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Senior Correspondent

Things have gotten so confusing in Syria you need a scorecard to sort out who is killing whom. It would be simpler if the good guys were all dressed in one color and the bad guys in another. At least in our civil war one army wore grey and the other army wore blue, and there were just two easily identifiable combatants. Think how confusing it would be in a football game if there were a half dozen teams on the field with a variety of uniforms, all playing each other. The fans could never be sure which was the home team or teams, and which was the opposition.

From the American point of view, Assad is our major Syrian enemy — or at least one of our enemies. Years ago we declared that he and his regime had to be brought down, thus freeing the Syrian people from his tyrannical rule. To that end we decided to support some of the Syrians who opposed him. But there were others in opposition whose allegiances were unclear, and we disallowed any support for them.

Along comes ISIS whose ranks are made up of those from both ethnic and national bodies, all or most of whom were determined, as were we, to get rid of the Syrian regime. But hold on just a moment. ISIS is also our enemy, and they not only attacked Assad but also those other rebels we support. Oh dear!

The plot thickens. Russia gets into the war by bombing a variety of installations and combatants. But some of the bombs fall on the rebels we support and some fall on ISIS forces we do not support — or do we? And is Russia really intent on keeping Assad in power? Who are Russia’s friends and who are her enemies? France and Germany may want to get in on the action, but on whose side?

Guess who is left out of the argument? It is the Syrian people, some of whom may support the Assad government, some of whom may support the rebels. Then there are the Syrians trapped in the conflict who just want to survive no matter who wins.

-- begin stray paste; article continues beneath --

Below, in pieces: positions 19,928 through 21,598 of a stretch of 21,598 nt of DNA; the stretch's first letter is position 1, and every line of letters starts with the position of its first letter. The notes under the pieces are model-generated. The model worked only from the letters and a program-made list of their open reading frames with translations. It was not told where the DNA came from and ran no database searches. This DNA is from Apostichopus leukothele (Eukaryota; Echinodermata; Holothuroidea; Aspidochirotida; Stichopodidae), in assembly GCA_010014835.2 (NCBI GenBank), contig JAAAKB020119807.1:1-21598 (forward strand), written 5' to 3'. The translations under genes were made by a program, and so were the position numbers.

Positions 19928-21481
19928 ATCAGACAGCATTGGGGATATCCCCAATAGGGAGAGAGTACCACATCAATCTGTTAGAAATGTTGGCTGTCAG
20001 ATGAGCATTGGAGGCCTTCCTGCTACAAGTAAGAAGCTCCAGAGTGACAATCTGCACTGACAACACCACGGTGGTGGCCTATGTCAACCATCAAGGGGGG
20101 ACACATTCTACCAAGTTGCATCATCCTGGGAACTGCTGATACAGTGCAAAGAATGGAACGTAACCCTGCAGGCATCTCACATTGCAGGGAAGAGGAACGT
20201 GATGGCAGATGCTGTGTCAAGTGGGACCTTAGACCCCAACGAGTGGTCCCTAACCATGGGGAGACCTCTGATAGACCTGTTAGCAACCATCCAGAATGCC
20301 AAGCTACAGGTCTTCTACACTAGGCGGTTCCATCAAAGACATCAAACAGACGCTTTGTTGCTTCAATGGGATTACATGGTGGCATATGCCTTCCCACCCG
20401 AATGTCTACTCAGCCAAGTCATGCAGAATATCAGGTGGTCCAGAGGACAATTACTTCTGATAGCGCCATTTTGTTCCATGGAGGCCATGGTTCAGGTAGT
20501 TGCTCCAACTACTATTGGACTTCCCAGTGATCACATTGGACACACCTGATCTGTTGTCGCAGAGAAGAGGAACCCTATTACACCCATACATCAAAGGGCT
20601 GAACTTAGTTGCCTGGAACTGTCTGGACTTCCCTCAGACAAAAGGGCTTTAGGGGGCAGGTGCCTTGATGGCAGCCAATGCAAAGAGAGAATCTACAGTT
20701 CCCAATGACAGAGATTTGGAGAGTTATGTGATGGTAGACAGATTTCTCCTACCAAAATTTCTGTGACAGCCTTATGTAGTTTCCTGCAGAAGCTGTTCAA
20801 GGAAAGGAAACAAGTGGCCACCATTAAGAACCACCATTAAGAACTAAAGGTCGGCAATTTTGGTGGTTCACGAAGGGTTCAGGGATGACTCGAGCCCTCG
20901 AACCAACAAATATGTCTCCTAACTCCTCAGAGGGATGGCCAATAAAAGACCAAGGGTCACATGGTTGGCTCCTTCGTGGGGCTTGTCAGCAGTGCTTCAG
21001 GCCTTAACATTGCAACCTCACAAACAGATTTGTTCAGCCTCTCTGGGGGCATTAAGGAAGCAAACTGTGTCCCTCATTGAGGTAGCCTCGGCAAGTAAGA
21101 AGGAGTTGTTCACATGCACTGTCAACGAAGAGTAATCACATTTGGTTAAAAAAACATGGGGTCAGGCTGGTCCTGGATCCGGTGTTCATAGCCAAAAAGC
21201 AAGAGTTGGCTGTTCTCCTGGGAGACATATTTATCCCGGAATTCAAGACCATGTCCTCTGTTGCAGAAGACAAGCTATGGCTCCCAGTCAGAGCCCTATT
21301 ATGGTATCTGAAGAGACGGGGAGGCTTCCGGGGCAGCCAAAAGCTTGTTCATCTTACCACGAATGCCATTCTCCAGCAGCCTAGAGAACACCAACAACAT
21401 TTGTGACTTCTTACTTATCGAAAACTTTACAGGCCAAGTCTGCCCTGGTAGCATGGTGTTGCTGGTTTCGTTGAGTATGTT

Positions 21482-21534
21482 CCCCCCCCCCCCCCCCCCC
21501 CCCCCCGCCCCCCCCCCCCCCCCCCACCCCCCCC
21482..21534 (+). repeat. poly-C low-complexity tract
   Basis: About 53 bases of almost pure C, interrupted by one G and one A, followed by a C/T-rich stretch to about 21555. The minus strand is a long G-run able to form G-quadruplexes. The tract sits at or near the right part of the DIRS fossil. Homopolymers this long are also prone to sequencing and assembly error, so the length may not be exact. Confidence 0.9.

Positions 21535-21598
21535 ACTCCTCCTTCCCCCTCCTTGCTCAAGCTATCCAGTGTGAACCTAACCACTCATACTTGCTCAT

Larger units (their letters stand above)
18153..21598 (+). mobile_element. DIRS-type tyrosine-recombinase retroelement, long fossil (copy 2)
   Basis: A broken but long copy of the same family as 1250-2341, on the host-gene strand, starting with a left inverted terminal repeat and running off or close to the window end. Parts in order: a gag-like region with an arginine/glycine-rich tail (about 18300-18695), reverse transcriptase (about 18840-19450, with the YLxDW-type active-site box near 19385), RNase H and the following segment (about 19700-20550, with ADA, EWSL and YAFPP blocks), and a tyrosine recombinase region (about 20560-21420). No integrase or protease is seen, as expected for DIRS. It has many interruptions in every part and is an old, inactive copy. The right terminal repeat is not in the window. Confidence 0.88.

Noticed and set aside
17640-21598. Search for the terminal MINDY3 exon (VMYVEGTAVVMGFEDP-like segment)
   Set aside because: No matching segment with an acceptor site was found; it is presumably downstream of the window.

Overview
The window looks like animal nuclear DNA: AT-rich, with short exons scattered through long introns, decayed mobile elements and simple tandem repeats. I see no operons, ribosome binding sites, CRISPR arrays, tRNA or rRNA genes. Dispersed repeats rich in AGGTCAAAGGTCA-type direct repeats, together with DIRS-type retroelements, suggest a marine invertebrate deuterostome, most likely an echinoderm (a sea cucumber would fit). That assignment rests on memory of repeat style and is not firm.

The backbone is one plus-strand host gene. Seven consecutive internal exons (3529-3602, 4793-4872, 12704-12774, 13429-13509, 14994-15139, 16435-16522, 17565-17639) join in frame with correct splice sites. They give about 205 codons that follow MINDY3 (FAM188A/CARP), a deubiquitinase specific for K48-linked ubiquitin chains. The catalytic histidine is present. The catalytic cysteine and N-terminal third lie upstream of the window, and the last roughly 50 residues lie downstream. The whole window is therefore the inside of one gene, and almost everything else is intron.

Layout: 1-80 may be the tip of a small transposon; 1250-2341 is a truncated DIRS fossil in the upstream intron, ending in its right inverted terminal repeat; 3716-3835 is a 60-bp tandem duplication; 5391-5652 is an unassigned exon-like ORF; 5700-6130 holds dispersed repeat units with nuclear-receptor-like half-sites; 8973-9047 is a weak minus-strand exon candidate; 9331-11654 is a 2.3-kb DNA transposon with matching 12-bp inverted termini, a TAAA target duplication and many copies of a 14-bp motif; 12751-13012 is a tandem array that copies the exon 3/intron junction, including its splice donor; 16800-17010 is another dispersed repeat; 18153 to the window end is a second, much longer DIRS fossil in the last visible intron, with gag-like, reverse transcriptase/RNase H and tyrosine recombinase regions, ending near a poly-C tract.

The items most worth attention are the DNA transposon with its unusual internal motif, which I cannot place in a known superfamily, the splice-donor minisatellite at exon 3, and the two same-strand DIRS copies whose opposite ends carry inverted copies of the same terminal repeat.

For significant numbers of them the only solution has been to get out of the country. And they are doing it by the hundreds of thousands. In their haste to flee the conflagration, they are currently flooding a half dozen European nations that don’t have the slightest idea as to what should be done with them. Many national leaders know that for humanitarian reasons these refugees need to be taken in and taken care of. It is an international crisis. One nation, Hungary, has said, however, “This is not our problem. We didn’t start it, so we are closing our borders.” The question as to whether Assad should stay or go has been lost in the confusion.

The United Nations was created to deal with these sorts of problems, but everybody else wants to decide how to proceed, and the U.N. is ignored. Here in the United States, candidates for president from both parties are almost silent about the issue. Nearly everyone agrees we need to open our hearts and borders to receive a certain number of these refugees, but nobody seems to know how to do it. In the meantime the shooting goes on, and there are no scorecards identifying who should be embraced and who should be shot.

What we have is just one more impossible situation that is the result of the world’s number-one superpower deciding how everyone else should be governed. While we have the ability to make very loud noises, we haven’t a clue as to how to control the various military players and arrive at some consensus about Syria’s future. Perhaps we should just withdraw until the various combatants sort out the problem. Clearly no amount of U.S. muscle is going to solve anything.

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